Four astronauts will bring the Redeye home to Earth on Saturday.

Later that evening, a crew of four – three NASA astronauts and one from Japan’s Space Agency – will take off from the International Space Station in a capsule built by SpaceX. The astronauts will orbit the planet several times over the next few hours until they splash along the coast of the Gulf of Mexico in Florida early Sunday morning.

NASA has not performed such a nocturnal splash since 1968 when Apollo 8, the first mission to send astronauts around the moon, returned to Earth.

The return of the astronauts to Earth has been repeatedly delayed due to the weather. Forecasts in the splashdown zone were not favorable, but NASA said “ideal conditions” were expected over the weekend.

The astronauts will get inside the capsule and the hatch will be sealed at 6:20 p.m. east time. You will then undock from the space station at 8:35 p.m. East Coast Time.

NASA will broadcast these operations live on NASA television starting at 6 p.m.

The approximate time to hos down is 2:57 a.m. Eastern Time on Sunday. The agency has scheduled a press conference with NASA, SpaceX, and other officials at 5 a.m. on Sunday.

It will be a long journey. The astronauts will board the Crew Dragon and the hatch will close at 6:20 p.m., but then more than two hours will pass before the capsule leaves while the astronauts check that neither the capsule named Resilience nor the capsule has air exit space station. Resilience is to autonomously undock at 8:35 p.m. and then perform a series of engine shots to move away from the space station.

It will then orbit the plant until Florida is aligned in the correct position for it to splash in the Gulf of Mexico.

Just before 2am, while preparing to return to Earth, the Crew Dragon will dump what SpaceX calls the spacecraft’s “trunk” – the cylindrical compartment beneath the gumpdrop-shaped capsule. The trunk will burn up in the atmosphere.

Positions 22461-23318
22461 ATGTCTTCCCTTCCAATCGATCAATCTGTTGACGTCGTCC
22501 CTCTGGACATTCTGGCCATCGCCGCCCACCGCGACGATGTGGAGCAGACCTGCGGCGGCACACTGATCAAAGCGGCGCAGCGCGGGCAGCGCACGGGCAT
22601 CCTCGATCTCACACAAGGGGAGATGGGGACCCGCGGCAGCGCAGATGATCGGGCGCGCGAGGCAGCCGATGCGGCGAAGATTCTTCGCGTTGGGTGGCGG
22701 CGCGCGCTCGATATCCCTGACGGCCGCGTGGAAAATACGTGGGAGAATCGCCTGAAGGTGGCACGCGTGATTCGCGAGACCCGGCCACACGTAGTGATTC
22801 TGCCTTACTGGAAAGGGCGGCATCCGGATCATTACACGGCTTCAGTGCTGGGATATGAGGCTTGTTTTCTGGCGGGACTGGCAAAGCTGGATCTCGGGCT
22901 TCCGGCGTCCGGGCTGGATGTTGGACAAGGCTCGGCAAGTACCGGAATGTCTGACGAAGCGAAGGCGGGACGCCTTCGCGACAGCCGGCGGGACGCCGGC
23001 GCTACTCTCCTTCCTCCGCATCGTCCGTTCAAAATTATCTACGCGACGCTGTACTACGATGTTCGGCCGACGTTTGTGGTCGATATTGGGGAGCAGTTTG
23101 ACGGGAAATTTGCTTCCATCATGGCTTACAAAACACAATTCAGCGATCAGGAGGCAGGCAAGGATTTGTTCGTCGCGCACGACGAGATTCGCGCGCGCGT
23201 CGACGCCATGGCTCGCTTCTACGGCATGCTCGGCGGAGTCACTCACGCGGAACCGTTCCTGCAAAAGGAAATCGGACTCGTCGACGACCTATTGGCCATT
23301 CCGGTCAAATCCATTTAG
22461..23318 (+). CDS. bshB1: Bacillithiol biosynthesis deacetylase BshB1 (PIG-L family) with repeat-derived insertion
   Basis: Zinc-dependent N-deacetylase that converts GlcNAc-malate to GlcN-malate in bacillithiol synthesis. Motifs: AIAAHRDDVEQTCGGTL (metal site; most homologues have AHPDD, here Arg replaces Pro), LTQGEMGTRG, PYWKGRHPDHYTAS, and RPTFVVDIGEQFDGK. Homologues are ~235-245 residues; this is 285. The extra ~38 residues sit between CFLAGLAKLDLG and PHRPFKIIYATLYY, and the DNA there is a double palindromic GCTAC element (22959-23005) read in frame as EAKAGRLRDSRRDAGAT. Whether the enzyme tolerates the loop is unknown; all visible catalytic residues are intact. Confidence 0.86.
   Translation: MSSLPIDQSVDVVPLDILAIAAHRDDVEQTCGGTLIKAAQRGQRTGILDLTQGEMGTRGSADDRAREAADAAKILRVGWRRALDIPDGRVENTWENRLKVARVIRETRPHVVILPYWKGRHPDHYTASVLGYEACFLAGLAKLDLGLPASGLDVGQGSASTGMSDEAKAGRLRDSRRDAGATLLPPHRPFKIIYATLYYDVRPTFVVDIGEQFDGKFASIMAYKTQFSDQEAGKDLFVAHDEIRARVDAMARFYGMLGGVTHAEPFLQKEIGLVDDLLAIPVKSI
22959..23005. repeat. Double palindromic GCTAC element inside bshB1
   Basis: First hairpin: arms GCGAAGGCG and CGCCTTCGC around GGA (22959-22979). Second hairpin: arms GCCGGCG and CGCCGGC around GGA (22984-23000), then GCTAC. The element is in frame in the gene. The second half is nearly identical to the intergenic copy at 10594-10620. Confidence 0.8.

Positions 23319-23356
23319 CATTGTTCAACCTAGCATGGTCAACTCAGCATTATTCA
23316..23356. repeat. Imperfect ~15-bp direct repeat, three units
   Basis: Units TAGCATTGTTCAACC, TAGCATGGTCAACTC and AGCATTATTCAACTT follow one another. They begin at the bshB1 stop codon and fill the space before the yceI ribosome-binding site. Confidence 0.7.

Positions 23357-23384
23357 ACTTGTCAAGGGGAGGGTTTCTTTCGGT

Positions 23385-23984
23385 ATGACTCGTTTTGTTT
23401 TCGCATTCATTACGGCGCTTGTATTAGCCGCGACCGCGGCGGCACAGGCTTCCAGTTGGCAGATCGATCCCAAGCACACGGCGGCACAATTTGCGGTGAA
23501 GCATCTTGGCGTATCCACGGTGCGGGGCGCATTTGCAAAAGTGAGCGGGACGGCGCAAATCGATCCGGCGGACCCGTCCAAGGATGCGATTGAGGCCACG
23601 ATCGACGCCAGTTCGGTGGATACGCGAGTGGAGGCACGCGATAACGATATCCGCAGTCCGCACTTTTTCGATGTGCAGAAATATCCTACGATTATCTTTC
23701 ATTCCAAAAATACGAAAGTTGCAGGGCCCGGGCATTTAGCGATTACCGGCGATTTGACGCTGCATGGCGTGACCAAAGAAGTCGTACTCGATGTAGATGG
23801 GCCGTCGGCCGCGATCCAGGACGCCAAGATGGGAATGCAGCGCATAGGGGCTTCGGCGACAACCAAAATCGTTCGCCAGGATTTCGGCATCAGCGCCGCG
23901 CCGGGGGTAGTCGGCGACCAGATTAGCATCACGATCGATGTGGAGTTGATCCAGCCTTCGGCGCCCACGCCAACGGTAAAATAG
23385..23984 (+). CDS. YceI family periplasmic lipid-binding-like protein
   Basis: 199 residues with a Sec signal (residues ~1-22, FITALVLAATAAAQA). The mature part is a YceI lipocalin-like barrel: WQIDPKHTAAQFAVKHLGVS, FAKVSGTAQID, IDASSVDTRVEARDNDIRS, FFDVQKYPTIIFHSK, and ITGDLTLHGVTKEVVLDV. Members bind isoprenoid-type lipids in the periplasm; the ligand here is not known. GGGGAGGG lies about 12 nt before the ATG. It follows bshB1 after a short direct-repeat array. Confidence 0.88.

Five minutes after the fuselage has been removed, the capsule fires its engines to fall out of orbit.

As soon as the earth’s atmosphere is low enough, parachutes are deployed to gently lower the capsule into the sea.

Typically, the risk of space debris hitting a spaceship going to or from the space station is low. It’s a pretty short journey in general – about a day – and a starship like Crew Dragon is pretty small, so it’s not a big destination for a wayward piece of debris.

But when another group of astronauts, Crew-2, took off in a different Crew Dragon last week, they were a bit scared when mission control at SpaceX’s California headquarters told them that a piece of debris was approaching. They put their spacesuits back on and sat back in their seats in the event that the spaceship was hit, which could depressurize the capsule.

Mission control then provided a reassuring update: Further analyzes showed that the approach of the space debris was not that close after all. Even so, as a precaution, the astronauts waited until they were told that the space debris had passed.

The next day, a NASA spokesman said the debris passed 28 miles away – not very close at all.

Then the United States Space Command, which is tracking orbiting debris, made a more confusing update: the piece of debris that the Crew Dragon supposedly passed did not exist at all. A Space Command spokeswoman said a review was ongoing to determine what caused the false warning.

There are four astronauts in Crew-1:

Victor GloverThe 45-year-old, who was selected as an astronaut by NASA in 2013, is in his first space flight. He is also the first black NASA astronaut to serve on a space station crew.

Michael S. Hopkins, 52, a United States Space Force Colonel, is the commander for the flight. (Colonel Hopkins is also the first member of the newly created US Space Force to go into space.) He was one of nine astronauts selected by NASA in 2009. Spend 166 days in orbit.

Soichi NoguchiThe 56-year-old astronaut at JAXA, the Japanese space agency, is completing his third voyage into space. He was a member of the crew of the space shuttle Discovery in 2005 on the first shuttle launch after the loss of Columbia and its seven astronauts more than two years ago.

During this visit to the International Space Station, Mr. Noguchi made three space walks. This included tests that tested techniques that could repair damage to the shuttle’s thermal tiles, similar to what Columbia did when it reentered Earth’s atmosphere. In 2009/10 he spent five months in orbit as a member of the space station crew.

Shannon WalkerThe 55-year-old was already working on the space station in 2010. Dr. Walker received her PhD in space physics from Rice University, where she studied how the solar wind interacts with the atmosphere of Venus.